Wrigley, UND Announce UAS Flight Training Program
The University of North Dakota John Odegard School of Aerospace Sciences next year will offer a cutting-edge flight training program for future pilots of unmanned aerial systems (UAS), Lt. Gov. Drew Wrigley and university officials announced today.
The university, in partnership with the U.S. Air Force, is developing a curriculum that will incorporate the Predator Mission Aircrew Training System (PMATS), a state-of-the-art UAS simulator used to train flight students.
Wrigley said the UAS flight training program will further solidify UND’s national leadership in aerospace sciences and augment work underway to expand the state’s larger UAS industry. Wrigley is chairman of the Northern Plains Unmanned Aircraft Systems Authority, a six-member commission assembled to advance the state’s UAS opportunities. The commission will also provide oversight should North Dakota be selected one of six test sites for UAS integration into the national airspace.
“The work underway at the John D. Odegard School of Aerospace Sciences, the UAS Center of Excellence and the UAS Training Facility are fortifying North Dakota’s position as a leader in UAS technology, commerce, research and training,” Wrigley said. “The Predator Mission Aircrew Training System is another advantage that North Dakota has in providing the highly skilled workforce that is needed to advance this growing industry and to secure a national UAS test site designation.”
Last week, the university started a pilot program to test the curriculum for a 10-week course that will teach students how to operate remotely piloted aircraft. The university plans to officially launch the new training course in January 2014 with 32 students.
"This is another major development in Unmanned Aircraft Systems education, research and training at the John D. Odegard School of Aerospace Sciences and the University of North Dakota," said UND President Robert Kelley. "It's fitting that this new training program is being announced during our Homecoming and Spirit Week celebrations, as it demonstrates the top-notch people and curriculum that are represented here and that are being recognized around the world. We want to thank Lt. Gov. Wrigley for his leadership in these endeavors and commend people such as Al Palmer, Bob Becklund, John Bridewell and many others for their efforts to make these opportunities happen."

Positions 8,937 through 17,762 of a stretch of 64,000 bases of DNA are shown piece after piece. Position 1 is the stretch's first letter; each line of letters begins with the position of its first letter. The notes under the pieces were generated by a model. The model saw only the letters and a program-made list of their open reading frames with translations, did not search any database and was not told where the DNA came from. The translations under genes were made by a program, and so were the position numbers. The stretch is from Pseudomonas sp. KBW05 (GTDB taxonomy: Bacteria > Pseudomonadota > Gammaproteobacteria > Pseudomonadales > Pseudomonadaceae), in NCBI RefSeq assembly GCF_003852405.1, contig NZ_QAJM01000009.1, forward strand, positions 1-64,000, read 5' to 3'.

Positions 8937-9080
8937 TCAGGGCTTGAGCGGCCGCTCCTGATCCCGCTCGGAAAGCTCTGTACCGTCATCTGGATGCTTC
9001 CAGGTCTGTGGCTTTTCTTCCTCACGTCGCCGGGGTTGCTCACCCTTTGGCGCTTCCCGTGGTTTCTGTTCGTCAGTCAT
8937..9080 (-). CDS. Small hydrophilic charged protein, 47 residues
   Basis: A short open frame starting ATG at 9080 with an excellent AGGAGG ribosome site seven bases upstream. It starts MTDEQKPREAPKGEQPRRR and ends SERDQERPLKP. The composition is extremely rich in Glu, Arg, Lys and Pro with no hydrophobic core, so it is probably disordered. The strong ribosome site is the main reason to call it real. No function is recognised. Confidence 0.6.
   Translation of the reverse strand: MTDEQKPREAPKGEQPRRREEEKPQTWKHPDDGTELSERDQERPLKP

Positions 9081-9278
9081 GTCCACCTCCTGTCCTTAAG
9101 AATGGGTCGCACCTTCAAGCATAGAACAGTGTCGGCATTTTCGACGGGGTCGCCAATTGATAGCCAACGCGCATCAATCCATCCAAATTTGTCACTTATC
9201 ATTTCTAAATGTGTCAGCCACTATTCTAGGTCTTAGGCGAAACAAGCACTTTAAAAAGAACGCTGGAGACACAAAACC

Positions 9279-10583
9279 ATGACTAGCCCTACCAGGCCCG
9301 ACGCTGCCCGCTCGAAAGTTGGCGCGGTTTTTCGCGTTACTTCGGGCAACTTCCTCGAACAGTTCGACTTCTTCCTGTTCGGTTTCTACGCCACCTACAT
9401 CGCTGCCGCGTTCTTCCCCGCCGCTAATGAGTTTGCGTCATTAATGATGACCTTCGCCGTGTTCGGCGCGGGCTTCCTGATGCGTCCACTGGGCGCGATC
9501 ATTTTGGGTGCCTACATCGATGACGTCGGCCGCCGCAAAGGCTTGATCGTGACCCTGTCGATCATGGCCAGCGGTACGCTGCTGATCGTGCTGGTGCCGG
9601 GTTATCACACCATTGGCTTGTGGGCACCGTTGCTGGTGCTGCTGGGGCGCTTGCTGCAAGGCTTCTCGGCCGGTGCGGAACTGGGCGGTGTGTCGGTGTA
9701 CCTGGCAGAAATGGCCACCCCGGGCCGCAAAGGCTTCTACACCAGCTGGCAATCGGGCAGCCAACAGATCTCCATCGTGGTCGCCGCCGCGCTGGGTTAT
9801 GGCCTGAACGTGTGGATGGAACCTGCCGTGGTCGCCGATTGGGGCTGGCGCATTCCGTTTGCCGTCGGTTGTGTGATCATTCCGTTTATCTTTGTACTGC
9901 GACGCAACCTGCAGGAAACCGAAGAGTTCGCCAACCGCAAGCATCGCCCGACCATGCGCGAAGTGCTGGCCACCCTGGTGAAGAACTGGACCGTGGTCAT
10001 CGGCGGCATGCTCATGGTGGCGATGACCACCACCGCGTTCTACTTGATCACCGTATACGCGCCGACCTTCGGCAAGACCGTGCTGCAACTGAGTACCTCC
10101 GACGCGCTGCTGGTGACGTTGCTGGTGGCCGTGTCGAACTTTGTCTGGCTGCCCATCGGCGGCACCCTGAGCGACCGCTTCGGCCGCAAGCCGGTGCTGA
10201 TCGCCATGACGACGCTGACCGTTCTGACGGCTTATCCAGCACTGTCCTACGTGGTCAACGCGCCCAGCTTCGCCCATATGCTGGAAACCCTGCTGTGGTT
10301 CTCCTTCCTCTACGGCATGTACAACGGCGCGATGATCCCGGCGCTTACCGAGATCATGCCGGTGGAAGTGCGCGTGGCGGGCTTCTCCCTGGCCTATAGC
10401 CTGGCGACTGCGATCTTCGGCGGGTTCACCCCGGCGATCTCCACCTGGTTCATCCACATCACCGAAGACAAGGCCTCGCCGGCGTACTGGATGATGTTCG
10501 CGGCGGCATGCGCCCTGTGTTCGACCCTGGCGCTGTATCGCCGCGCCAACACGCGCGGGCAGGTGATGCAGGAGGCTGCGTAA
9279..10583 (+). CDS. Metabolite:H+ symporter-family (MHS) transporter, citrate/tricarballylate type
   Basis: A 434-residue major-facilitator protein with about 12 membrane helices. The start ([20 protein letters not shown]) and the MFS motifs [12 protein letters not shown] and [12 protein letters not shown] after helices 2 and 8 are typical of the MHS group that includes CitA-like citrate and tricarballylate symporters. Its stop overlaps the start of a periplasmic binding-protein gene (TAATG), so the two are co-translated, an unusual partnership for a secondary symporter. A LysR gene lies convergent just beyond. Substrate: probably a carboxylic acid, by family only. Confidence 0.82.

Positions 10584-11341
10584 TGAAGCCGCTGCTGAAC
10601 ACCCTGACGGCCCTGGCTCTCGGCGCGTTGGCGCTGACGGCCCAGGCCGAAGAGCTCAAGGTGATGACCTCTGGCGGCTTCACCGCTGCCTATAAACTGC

The U.S. Air Force Research Laboratory is providing $5.48 million for UND to conduct research and develop the flight training program that will incorporate the use of the PMAT simulator. Through the partnership, the Air Force will glean valuable research that will help determine the most effective and efficient strategies for UAS flight training in the military.
Using the same model for training that UND has used for manned aviation for decades, the students in the course will learn on a family of simulators before advancing to a PMATS to learn what it’s like to operate a UAV that can fly between 18,000 and 30,000 feet. UND was the first school nationwide to offer a bachelor’s degree in UAS operations, beginning its program in 2009.
“When the military started using UAS years ago, they had to immediately rush them overseas, so it took a lot of time to train the pilots on how to fly the vehicles,” said John Bridewell, professor of aviation at UND and the lead researcher on the program. “This research will allow us to use the latest teaching technology to figure out a way to make the current training more efficient, reducing the amount of time it takes to bring someone up to competency, which will ultimately save tax payers money.”
The UAS PMATS Training Center, which is an extension of UND’s UAS Center of Excellence program, was established in 2011. The state provided more than $2.7 million in enhancement grants to fund the purchase of the simulator. Funding was also used to remodel the building provided by the U.S. Air Force and budget for staffing. To date, North Dakota has provided more than $14.5 million through the Centers of Excellence/Centers of Research Excellence programs in support of the UAS industry.
The Federal Aviation Administration is in the process of selecting six locations around the country to test the integration of unmanned aircraft into civilian airspace. As a leading contender, North Dakota has appropriated funding of $5 million to support the test site if it receives a designation.
According to Bridewell, the UAS flight training is just one more reason the FAA should choose North Dakota for its UAS test site. Once the FAA integrates the nation’s airspace, UND - through its research and training programs - will be in a position to be lead the nation in the safe and transparent use of UAS technologies.